Gazprom pipelines and export capacity

Газопроводы Газпрома и экспортные мощности

Gas pipelines of West Siberia

Газопроводы Западной Сибири

Export flows of Gazprom

Экспортные потоки

Spot, Gazprom, Brent

Цены на нефть и газ

End-use price of gas

Russia and USA

Daily gas production

Суточная добыча


Nord Stream Synchronization Problem


 Source: Nord Stream AG

The two-line Nord Stream project faces a serious synchronization problem. The first line of the new export project of Gazprom will be fed by the 917-km Gryazovets-Vyborg pipeline being built now. The second line is supposed to receive gas from the Shtokman gas field in the Barents Sea via the 1365-km Murmansk-Volkhov pipeline (aka Teriberka-Volkhov)scheduled to be commissioned in 2013.

According to Nord Stream AG, the second line of the project is due to be completed in 2012. It is clear that Shtokman will not start production in 2013. In my view, it is unlikely to be commissioned before the mid-2020s.

Without additional gas deliveries to Vyborg, Nord Stream can work at a maximum of 55% of its design capacity, which means the second line is not needed. Gazprom can solve the bottleneck at Vyborg by building another 510-km pipeline from Gryazovets to Volkhov. However, this asset will not be needed when the Teriberka-Volkhov pipeline gets operational.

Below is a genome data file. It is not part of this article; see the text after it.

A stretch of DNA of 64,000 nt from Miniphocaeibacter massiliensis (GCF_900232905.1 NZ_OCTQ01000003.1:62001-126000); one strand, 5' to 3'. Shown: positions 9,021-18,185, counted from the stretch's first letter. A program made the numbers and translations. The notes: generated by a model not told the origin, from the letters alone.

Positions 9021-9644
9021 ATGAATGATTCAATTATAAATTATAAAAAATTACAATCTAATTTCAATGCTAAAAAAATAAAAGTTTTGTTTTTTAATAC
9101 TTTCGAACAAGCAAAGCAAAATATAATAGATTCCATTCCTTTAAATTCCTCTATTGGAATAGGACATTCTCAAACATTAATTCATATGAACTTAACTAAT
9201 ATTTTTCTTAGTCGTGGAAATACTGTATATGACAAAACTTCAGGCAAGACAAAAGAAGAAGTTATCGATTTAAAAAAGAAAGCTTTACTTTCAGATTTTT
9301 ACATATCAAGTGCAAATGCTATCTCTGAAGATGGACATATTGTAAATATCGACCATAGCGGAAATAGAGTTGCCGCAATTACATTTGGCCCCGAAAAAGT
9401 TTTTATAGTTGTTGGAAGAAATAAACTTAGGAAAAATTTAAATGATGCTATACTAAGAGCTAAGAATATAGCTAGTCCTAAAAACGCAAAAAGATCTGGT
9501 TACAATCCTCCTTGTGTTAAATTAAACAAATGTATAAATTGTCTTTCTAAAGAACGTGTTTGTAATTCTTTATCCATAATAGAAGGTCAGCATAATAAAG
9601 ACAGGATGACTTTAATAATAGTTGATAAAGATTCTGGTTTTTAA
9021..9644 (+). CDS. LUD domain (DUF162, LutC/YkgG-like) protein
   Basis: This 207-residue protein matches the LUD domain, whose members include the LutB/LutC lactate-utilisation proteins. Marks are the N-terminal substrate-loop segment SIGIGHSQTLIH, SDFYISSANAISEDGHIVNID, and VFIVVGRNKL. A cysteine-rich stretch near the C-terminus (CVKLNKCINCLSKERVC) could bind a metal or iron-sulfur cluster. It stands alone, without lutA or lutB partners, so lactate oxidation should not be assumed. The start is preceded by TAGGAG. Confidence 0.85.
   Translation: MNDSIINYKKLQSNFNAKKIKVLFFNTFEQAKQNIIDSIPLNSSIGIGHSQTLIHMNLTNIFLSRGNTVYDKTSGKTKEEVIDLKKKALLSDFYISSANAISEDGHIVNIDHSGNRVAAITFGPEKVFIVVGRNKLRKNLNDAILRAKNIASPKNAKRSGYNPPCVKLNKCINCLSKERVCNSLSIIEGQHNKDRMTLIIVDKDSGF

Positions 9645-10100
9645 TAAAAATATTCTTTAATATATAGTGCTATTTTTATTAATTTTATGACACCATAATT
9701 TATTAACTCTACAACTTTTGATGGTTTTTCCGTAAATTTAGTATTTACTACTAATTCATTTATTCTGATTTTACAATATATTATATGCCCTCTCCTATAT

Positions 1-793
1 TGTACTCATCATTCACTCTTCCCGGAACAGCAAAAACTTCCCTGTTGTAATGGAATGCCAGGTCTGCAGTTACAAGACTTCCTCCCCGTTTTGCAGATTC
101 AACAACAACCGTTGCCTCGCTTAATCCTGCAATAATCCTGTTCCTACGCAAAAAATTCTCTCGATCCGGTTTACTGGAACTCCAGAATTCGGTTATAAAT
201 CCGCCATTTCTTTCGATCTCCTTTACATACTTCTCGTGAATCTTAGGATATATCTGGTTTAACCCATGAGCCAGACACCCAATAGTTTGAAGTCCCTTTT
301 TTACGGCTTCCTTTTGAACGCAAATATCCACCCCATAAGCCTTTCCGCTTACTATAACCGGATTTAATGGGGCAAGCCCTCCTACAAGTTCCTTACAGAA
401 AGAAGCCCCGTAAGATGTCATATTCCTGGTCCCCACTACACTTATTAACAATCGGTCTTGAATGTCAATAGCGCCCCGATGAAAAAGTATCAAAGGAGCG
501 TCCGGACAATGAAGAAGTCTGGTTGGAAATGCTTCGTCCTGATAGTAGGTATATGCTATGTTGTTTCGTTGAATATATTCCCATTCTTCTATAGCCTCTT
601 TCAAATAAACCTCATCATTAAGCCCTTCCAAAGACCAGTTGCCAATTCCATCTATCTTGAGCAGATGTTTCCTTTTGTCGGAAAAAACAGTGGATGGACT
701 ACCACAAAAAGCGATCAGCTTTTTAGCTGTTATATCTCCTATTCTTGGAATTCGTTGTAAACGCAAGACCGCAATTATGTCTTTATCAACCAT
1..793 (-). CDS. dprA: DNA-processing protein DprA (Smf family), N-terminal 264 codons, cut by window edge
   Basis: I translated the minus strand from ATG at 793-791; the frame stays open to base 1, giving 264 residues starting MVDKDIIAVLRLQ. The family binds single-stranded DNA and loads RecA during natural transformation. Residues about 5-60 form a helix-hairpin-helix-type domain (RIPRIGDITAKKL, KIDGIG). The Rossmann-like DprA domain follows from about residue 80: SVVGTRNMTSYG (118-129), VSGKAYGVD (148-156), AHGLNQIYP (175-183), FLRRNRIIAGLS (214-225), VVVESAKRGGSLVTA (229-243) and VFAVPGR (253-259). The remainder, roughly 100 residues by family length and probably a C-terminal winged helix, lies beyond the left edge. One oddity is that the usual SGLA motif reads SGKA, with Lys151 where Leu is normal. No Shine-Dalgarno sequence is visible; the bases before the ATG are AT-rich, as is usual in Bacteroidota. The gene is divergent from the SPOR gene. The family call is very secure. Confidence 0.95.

Gazprom has to chose between laying an empty 1200-km pipe from Vyborg to Greifswald or building a temporary 510-km line from Gryazovets to Volkhov. From the financial standpoint, this is a choice between freezing $6 billion for several years starting from 2012 or $3 bn forever after the pipeline from Shtokman is commissioned. In any case, this is a no-win situation for Gazprom. For Nord Stream, it would be much better if Gazprom builds the temporary $3-billion line from Gryazovets. At 55% load, Nord Stream would be a total loss. As a matter of fact, it may be cheaper to abandon the plan of building the second line of Nord Stream.

Considering the current market situation, it looks very unlikely for Gazprom to sell any additional gas under the old pricing formula. Until the 2020s, the Russian gas monopoly is more likely to export minimum volumes of about 150 bcm/year allowed by the take-or-pay contracts. Europe will buy additional gas at the price below the cost of Russian gas delivered to the EU border. In this case, the project disapproval by the Swedish authorities will be commercially beneficial for Gazprom. On the other hand, the EU will be more secure with the financially healthy Gazprom.

Mikhail Korchemkin

November 4, 2009

Malvern, Pennsylvania, USA


Last modified: 12/07/14                    East European Gas Analysis 2006-2014                                           Email: info@eegas.com
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